After the final rinse, the lentils can be cooked.  Use just enough fresh water to cover the top. The recommended cooking times are 15 to 20 mins on the stovetop and 8 to 12 mins in the Instant Pot or pressure cooker. Remember green lentils usually take longer to cook than the brown ones so times will vary for both. Lentils are cooked when they still hold their shape but are not crunchy when eaten. They also shouldn’t be hard to press between 2 fingers.

Weekly Meal Prep Tip: You can sprout and cook a larger batch to greatly reduce your total prep time for this recipe, especially during busy week nights. I usually sprout 2 cups (400 g) of dried lentils which is more than enough to last me a week of dinners.

quick vegan lentil stew

After cooking, lentils can be stored in smaller containers and frozen for up to a month. The finished lentil stew can be stored in the fridge and should be eaten within 5 to 7 days.

Alternative to sprouting

If you are not up to trying sprouting at home or can’t seem to get it right, then no worries! There are a few brands that offer sprouted, dried lentils. These are not easily found in stores in my area so I would order them on Amazon from time to time. One brand I’ve personally tried and like is TruRoots. They are great to have on hand and take about 10 minutes to cook.

This is perfect for throwing together this simple vegan lentil stew in a crockpot or Instant Pot. Just add 1 cup (200 g) lentils to the pot, 3 cups (708 ml) water and the remaining ingredients. Then, set it and forget it! It’s definitely the fastest way to make this recipe from scratch with minimal effort and without the gassy aftermath. This makes about 2 1/2 cups (500 g) of cooked lentils.

Now for the recipe. You can serve this stew with potatoes, rice, noodles or pasta. Here I served it with some kuzu noodles back when I was living in Japan. They are low calorie, gluten free noodles made from potato starch. I’ve also had rice noodles with this dish.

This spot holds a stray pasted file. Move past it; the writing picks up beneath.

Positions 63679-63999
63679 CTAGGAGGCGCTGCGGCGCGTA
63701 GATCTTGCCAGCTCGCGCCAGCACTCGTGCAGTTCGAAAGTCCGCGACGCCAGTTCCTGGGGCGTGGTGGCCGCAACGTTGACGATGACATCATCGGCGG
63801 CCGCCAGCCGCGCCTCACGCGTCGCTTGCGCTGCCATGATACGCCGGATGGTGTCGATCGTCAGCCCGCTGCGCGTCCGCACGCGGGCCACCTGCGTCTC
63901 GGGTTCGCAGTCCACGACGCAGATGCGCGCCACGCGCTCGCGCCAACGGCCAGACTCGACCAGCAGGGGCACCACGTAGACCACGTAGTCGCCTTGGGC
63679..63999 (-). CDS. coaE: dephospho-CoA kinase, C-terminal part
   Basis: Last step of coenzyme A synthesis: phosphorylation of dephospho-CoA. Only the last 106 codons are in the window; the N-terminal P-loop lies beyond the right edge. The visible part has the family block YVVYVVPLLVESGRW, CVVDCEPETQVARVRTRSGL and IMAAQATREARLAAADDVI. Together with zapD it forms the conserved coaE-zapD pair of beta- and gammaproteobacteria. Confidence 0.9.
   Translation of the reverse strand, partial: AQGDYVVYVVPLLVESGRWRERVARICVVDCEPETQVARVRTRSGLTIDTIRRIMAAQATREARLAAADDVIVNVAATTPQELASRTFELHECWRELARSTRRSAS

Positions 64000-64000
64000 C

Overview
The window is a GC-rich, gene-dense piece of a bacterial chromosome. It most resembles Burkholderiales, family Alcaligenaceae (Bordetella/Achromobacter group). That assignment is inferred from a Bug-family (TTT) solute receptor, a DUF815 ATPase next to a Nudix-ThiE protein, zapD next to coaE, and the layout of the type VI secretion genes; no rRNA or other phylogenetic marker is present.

quick vegan lentil stew

More comforting stew recipes :

quick vegan lentil stew
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Quick Vegan Lentil Stew

A rich and hearty stew that's perfect for busy weeknight dinner. It's gluten free too!
Prep Time5 mins
Cook Time15 mins
Total Time20 mins
Course: Dinner
Cuisine: Vegan
Keyword: easy recipe, gluten free, meal prep, quick, stew, vegan lentil stew
Servings: 4


  • 2 cups cooked lentils*, (400g)
  • 2 tsps oil
  • 1 carrot, medium
  • 1 onion, medium
  • 3 cloves garlic
  • 1 tomato, medium
  • 1 red bell pepper, small
  • 1 tsp fresh thyme
  • 1/2 tsp dried rosemary
  • 1 bay leaf
  • 1 tsp maple syrup, or other sweetener
  • 2 tsps all-purpose seasoning, or to taste
  • Salt and pepper, to taste
  • 1 handful fresh basil, optional
  • 1 cup water, (236ml)


  • Chop the carrot, onion, tomato and bell pepper and mince the garlic.
  • Heat the oil in a pot then add carrot and onion.
  • Once browned, add garlic, sweetener, thyme, rosemary, bay leaf, tomatoes, all-purpose seasoning, salt and pepper.
  • Allow sweetener to caramelize (darken a bit) then stir in lentils.
  • Add water, cover pot, lower heat and allow it to simmer for 8-10 mins.
  • Adjust seasoning if needed. Stir in bell pepper and fresh basil then remove from heat.
  • Serve with potatoes, rice or pasta.